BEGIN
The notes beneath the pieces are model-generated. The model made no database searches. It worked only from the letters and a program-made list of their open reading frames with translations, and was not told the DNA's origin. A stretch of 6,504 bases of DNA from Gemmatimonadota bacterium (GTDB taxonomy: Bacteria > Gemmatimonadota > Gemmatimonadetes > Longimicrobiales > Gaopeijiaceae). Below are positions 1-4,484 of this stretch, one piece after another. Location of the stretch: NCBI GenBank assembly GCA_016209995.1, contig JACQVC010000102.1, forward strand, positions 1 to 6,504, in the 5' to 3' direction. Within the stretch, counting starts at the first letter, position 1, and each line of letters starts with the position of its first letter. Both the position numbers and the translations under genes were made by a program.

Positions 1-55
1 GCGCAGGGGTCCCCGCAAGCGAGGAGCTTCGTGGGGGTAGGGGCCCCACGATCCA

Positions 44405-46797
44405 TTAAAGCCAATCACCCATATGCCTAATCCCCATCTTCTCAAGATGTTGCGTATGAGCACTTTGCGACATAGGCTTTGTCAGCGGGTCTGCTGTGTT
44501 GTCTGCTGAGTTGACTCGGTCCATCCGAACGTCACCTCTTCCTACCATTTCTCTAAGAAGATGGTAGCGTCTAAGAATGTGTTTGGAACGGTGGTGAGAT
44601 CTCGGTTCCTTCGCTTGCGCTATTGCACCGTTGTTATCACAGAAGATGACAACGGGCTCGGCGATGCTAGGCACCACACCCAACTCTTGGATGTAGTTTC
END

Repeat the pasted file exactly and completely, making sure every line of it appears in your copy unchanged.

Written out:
The notes beneath the pieces are model-generated. The model made no database searches. It worked only from the letters and a program-made list of their open reading frames with translations, and was not told the DNA's origin. A stretch of 6,504 bases of DNA from Gemmatimonadota bacterium (GTDB taxonomy: Bacteria > Gemmatimonadota > Gemmatimonadetes > Longimicrobiales > Gaopeijiaceae). Below are positions 1-4,484 of this stretch, one piece after another. Location of the stretch: NCBI GenBank assembly GCA_016209995.1, contig JACQVC010000102.1, forward strand, positions 1 to 6,504, in the 5' to 3' direction. Within the stretch, counting starts at the first letter, position 1, and each line of letters starts with the position of its first letter. Both the position numbers and the translations under genes were made by a program.

Positions 1-55
1 GCGCAGGGGTCCCCGCAAGCGAGGAGCTTCGTGGGGGTAGGGGCCCCACGATCCA

Positions 44405-46797
44405 TTAAAGCCAATCACCCATATGCCTAATCCCCATCTTCTCAAGATGTTGCGTATGAGCACTTTGCGACATAGGCTTTGTCAGCGGGTCTGCTGTGTT
44501 GTCTGCTGAGTTGACTCGGTCCATCCGAACGTCACCTCTTCCTACCATTTCTCTAAGAAGATGGTAGCGTCTAAGAATGTGTTTGGAACGGTGGTGAGAT
44601 CTCGGTTCCTTCGCTTGCGCTATTGCACCGTTGTTATCACAGAAGATGACAACGGGCTCGGCGATGCTAGGCACCACACCCAACTCTTGGATGTAGTTTC